It seems paradoxical to me that I haven’t retreated into a world-weary despair and the isolation of emotional burnout.

How can the shy and gentle childlike kindness deep in our souls survive in any of us, I often wonder?

But I see in myself and others that it does survive, and possibly can live alongside the awareness of the tangible heart of darkness horrors that often traumatize our lives.

It also seems there is a growing darkness of the human spirit moving in the world. But in truth there is a growing power of merciful love on the move too.

I’ll meet you by the riverside, my friend.


Mad in America hosts blogs by a diverse group of writers. These posts are designed to serve as a public forum for a discussion—broadly speaking—of psychiatry and its treatments. The opinions expressed are the writers’ own.


  1. Dr. Cornwall, Your lack of hubris combined with your apparent humility regarding the fingerprint-like uniqueness of the human experience is startling in it’s rarity.
    As an 11-year veteran of the industry’s psychotropic gladiator-school, I self-rescued and received an equally rare vacated bipolar 1 diagnosis and withdrawn SMI certification for my trouble; a 20-minute “lifelong” diagnosis nullified by an additional, perilous 2.5 year tightrope out the door.

    You represent a mythic, idyllic presentation of the perfect response to emotional expressions that compassionately challenges the APA’s influence on the “…American culture (that) has made almost any deviation from a continual smiley face into a psychopathology…”. (Leonard Sax)

    Good to know your engaged in this noble evolution.
    One of my biggest fears, after escaping-with the paperwork-was waiting to see if bitterness would be part of my embedded ‘make-up’. I feared the idea of a lifetime of bitterness. After 3 years of patience with my brain and body, I was delighted to find it wasn’t. To my surprise, I’m 2.0.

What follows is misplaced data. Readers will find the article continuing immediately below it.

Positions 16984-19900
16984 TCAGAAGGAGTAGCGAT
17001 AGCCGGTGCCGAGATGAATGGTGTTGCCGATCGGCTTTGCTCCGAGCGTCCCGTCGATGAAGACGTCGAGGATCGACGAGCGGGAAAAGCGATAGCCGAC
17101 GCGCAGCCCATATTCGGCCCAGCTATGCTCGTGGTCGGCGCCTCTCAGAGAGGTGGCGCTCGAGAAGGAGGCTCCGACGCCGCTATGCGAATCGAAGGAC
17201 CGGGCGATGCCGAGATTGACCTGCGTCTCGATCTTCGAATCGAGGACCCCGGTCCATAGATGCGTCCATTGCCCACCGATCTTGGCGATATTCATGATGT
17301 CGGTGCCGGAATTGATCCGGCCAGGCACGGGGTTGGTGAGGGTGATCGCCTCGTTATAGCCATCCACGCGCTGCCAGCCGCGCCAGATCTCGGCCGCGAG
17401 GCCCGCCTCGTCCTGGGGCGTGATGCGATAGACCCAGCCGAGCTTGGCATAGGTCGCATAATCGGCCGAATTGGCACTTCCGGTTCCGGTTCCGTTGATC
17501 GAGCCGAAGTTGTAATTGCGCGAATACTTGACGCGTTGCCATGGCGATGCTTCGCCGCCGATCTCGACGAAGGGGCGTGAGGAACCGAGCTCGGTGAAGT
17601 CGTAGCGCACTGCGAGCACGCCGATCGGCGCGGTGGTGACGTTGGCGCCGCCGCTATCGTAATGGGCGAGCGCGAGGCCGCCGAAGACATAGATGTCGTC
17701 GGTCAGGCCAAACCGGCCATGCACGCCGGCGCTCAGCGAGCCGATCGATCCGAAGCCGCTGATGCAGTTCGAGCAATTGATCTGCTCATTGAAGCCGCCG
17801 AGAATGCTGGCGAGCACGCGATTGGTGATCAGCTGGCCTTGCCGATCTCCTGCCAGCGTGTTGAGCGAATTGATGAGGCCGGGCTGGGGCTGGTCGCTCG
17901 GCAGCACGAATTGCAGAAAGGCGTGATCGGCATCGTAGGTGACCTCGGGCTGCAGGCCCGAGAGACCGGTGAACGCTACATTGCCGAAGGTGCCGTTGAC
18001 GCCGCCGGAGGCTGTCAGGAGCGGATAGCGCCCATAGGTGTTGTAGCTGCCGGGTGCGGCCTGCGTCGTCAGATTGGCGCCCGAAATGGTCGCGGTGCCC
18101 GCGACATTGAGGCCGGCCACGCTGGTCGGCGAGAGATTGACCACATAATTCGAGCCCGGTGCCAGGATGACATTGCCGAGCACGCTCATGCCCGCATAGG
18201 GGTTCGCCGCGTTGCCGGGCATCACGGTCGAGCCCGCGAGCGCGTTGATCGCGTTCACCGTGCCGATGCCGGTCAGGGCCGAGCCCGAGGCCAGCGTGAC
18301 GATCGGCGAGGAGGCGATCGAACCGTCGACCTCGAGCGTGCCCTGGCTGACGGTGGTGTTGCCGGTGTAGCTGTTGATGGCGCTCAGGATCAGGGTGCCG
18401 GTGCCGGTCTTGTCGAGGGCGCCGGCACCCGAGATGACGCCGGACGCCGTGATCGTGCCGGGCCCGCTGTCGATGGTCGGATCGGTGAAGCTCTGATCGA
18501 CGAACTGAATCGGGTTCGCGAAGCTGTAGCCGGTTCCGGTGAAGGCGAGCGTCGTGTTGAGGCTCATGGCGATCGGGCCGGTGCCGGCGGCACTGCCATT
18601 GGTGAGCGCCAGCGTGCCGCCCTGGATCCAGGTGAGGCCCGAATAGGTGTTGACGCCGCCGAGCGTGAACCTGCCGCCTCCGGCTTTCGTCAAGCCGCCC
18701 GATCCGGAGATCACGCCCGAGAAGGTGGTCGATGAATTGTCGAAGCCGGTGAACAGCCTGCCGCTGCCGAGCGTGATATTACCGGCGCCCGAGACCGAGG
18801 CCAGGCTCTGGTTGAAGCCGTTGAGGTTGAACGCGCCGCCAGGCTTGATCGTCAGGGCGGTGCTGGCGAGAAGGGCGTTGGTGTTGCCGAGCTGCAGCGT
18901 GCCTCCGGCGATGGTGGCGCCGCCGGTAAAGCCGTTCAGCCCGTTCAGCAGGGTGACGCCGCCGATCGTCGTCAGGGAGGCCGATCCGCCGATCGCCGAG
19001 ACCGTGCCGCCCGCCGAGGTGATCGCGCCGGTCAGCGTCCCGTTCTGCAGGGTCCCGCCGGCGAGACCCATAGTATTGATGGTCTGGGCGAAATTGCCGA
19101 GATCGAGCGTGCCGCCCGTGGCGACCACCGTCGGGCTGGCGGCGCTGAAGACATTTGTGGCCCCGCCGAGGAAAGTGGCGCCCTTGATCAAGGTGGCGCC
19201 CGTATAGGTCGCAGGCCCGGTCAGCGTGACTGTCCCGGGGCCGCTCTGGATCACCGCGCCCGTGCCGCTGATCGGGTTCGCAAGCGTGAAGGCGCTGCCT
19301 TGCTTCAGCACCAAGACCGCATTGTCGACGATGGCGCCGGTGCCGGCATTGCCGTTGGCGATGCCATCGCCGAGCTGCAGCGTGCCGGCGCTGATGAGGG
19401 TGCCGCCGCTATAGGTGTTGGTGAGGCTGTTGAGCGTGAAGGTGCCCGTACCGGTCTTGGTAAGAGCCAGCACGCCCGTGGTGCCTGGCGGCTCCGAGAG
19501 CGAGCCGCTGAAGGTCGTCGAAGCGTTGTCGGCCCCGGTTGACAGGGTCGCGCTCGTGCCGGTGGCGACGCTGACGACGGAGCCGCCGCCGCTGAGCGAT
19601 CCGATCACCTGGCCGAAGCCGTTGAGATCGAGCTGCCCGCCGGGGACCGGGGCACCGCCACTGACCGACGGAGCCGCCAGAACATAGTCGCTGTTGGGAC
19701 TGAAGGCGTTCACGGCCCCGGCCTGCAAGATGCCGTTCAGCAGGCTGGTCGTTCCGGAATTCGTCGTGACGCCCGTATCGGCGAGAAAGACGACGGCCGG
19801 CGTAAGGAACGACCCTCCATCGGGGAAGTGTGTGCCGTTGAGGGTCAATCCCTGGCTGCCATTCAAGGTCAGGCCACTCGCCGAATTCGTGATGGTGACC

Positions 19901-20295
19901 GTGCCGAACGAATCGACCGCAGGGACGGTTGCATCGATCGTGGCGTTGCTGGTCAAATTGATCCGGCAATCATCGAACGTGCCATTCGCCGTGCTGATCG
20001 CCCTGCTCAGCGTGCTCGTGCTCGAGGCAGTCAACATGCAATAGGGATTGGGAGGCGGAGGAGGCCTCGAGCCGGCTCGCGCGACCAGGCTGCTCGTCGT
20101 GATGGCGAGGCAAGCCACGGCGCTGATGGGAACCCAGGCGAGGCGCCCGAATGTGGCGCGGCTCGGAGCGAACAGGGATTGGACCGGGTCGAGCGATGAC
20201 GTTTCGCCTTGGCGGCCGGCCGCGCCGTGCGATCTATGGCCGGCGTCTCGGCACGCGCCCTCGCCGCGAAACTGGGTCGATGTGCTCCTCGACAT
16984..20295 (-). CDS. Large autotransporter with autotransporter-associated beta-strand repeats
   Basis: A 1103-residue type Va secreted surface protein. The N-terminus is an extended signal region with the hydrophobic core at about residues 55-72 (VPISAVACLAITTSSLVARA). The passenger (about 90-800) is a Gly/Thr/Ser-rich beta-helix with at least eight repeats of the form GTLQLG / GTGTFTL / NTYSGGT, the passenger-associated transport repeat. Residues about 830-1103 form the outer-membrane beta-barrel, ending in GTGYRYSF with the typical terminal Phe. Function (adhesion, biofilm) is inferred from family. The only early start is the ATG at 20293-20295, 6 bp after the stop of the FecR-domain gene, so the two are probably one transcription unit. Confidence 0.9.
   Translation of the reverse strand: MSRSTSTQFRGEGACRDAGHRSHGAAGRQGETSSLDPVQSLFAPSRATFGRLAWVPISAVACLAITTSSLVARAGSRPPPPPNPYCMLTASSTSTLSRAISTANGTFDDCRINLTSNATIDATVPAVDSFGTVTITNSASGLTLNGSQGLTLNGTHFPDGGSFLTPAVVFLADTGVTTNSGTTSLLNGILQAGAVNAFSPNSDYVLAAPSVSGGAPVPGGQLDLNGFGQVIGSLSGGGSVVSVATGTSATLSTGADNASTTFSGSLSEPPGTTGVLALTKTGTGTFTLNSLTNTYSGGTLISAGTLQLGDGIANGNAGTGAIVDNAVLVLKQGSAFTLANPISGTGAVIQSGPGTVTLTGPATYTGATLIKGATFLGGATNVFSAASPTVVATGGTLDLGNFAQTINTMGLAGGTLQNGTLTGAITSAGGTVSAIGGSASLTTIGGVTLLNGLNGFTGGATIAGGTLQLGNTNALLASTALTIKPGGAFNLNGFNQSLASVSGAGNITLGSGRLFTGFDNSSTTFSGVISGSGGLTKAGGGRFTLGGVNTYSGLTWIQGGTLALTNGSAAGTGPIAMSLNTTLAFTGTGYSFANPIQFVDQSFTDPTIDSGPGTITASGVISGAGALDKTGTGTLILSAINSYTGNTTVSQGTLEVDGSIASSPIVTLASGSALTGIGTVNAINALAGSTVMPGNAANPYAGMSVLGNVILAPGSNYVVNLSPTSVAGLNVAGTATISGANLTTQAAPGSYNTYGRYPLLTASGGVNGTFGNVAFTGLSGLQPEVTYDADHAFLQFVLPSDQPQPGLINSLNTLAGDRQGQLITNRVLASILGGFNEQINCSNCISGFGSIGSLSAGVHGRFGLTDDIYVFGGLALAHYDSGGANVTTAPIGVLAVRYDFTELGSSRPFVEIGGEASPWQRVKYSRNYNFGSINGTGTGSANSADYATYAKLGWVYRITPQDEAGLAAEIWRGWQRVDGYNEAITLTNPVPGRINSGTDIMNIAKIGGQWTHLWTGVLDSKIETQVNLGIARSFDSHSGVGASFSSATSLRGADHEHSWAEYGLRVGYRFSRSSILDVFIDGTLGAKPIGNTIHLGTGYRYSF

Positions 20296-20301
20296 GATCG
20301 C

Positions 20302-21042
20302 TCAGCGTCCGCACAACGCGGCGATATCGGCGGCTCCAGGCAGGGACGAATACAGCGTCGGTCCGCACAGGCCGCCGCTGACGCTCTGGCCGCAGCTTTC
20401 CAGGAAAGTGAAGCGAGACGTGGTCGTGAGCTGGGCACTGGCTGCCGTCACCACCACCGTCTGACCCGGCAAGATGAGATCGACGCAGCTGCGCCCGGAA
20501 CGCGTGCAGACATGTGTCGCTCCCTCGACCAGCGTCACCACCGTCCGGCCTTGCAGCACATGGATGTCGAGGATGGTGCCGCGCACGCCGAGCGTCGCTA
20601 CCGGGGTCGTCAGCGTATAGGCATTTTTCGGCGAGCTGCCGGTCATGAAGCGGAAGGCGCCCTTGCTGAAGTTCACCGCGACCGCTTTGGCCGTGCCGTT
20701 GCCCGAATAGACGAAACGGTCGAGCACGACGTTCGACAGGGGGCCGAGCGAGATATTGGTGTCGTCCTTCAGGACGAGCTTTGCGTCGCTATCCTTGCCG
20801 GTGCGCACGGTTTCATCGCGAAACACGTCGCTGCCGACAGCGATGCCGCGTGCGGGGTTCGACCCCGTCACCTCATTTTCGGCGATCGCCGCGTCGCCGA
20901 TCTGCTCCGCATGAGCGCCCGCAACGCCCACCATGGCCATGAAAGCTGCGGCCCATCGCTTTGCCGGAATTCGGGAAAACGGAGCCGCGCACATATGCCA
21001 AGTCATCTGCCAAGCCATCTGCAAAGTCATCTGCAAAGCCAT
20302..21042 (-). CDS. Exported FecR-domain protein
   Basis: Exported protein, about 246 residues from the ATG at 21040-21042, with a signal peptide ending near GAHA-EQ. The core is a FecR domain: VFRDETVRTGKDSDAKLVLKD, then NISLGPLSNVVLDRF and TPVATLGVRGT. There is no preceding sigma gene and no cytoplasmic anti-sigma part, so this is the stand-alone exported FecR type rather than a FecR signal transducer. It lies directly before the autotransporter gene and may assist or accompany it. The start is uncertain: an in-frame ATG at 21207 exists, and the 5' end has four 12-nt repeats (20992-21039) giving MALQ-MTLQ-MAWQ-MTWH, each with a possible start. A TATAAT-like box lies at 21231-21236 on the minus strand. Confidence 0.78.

Appropriate outrage, melancholy mourning for the losses, and a massive distrust of anyone connected with the system will be with me like a tattoo. Yet I find I can trust again, but oh-so-cautiously, and as of now, only from great distances, where I’m safe if I’m wrong.

  2. Dr. Cornwall, There are many opinions about the existential evils of the standards and practices of the psychiatric industry…
    I was part of a business-like ‘quid pro quo’ that involved them immediately jettisoning their own fundamental precepts…if I would just go away quietly…….

    After achieving safe exit from the industry, I twice emailed the APA to engage with the ‘phenomena’ of somehow having their ambassadors rescind a “lifelong” diagnosis ONLY when I presented an IMPLIED cost and liability disruption to their status quo…were they not men and women of good faith, science, and principles?

    As my 2-year journey out plodded along (guided titration, withdrawal), the words “mistaken’ or “false” never came up. I didn’t need to hear an acknowledgement at that time, as the quiet delicacy and danger of my ‘situation’ informed me not to rock the boat unnecessarily. It wasn’t germane to be described as ‘right’, my priority was to get safe and get out.

    But did THEY not believe in one of their own most fundamental and enslaving dictums? How could they as healers withdraw me off the drugs and not be jeopardizing my safety and their own future liability…if “lifelong” was true for bipolar 1?

    DTS/DTO anybody? The implication of ‘suiciding’ was their favorite tool to keep me on the drugs; it suddenly never came up again! That was easy.

    This was never about medicine, it was business…cut a deal and move on. And they did.

    The obvious conclusion was a ‘cost/benefit’ decision. Better to cut me loose than deal with the brief but messy, and possibly loud clamor surrounding the anaphylaxis they had caused…an alarming ‘side effect’ they couldn’t assign to bipolar 1…. and medically and legally super-ceded any psychiatric smoke-screen of mystical mumbo-jumbo that always waved off those entities.

    It exposes their willingness to sacrifice their own credibility and protect their inviolate status among medicine and the public vs.the welfare of a client that they insisted UNTIL THE DAY OF the anaphylaxis, was SERIOUSLY-mentally-ill for life.